Owners of Aldergrove deck that collapsed during wedding deny negligence

The company that rented out the home says the guests, Township, and builders are at fault

The company that rented out the Aldergrove home where a deck collapse injured dozens in 2019 has claimed it’s actually the injured guests, previous owners, and Langley Township who are to blame.

Amaroo Estate Ltd. arranged to rent the Aldergrove house in the 5800 block of 268th Street to Jaswinder Garcha for a gather before the wedding of his daughter, to take place over a week in late April of 2019.

On April 19, dozens of people were standing on a second-storey deck attached to the home when it suddenly gave way. Almost 40 were injured, with two in critical condition shortly after the collapse, and about 11 hospitalized with varying levels of injuries several days later.

In September, lawsuits began flying as various injured people sued Amaroo Estate and various others. Lawsuits also named the Township of Langley and various previous owners and builders of the home.

READ MORE: Lawsuits filed over Aldergrove balcony collapse

None of the claims has been proved in court.

According to documents filed by Amaroo Estate and its three directors, Gurdeep Sahota, Balvinder Sahota, and Suhkwant Singh Takhar, the house is owned by Gurdeep Sahota and Kamaljit Sahota. Kamaljit is not a director of Amaroo Estate.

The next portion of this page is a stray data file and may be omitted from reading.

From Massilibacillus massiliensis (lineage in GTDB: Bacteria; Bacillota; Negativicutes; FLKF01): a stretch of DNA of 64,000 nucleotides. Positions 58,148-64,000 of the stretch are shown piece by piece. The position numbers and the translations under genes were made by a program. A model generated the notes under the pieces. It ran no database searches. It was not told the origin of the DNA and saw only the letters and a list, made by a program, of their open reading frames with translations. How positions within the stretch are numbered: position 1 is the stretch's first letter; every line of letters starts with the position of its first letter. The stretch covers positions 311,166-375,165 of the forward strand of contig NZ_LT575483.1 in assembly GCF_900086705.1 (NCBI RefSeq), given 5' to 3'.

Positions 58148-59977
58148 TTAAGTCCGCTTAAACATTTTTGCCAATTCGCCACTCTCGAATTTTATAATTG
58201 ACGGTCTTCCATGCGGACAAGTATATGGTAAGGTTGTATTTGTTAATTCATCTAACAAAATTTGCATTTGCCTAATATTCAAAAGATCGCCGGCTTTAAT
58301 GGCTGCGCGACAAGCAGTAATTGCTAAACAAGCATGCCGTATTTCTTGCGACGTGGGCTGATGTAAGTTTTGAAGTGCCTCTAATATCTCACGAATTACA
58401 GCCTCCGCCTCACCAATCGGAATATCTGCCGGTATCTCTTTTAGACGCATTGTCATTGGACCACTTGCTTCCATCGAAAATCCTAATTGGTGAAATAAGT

Amaroo Estate claims, in a response to one of the numerous lawsuits, that the rental agreement banned “outdoor events” on the site to avoid bothering the neighbours, and said that “the owner shall not be responsible for any accident, injuries or death occurring to the tenant, or guests of the tenant, on this residential property or premises.”

Amaroo also denies that the deck was structurally unfit or dangerous, and the statement says Amaroo could not have known that the house “would be used by Jaswinder Garcha and his guests… in a manner that was unsafe…”

The plaintiff in the lawsuit was negligent for participating in activities involving a large group of guests that they should have known would be unsafe on the deck, says the response.

The Township is also at fault, says the response, saying the municipality was negligent for “failing to properly inspect the deck.”

The John Doe named as the deck’s builder is responsible for building the deck without permits, the response says. Garcha himself, who rented the property for a family wedding, should have supervised and taken precautions, the response says.

Garcha has denied claims he is responsible in his own legal filings, which describe how he was given a tour of the site in August of 2018.

Garcha claims that he was told that the site had previously been rented for Indo-Canadian weddings, and that he was given no warnings about the deck. He noted that a renter has no responsibility to inspect a premises for safety.

The Township has already filed documents with the court saying the deck was constructed illegally, without permits, and that the rental business for the house was also not licensed.

Previous owners of the property, of whom there are several, are to blame, the document says.

The Amaroo statement of claim names a “John Doe” as the architect and builder of the home, including the deck.

According to other documents filed in various court cases, the deck was added sometime after the home had been built.

More than 20 lawsuits have been filed against the owners and renters of the property as well as against various others since September.

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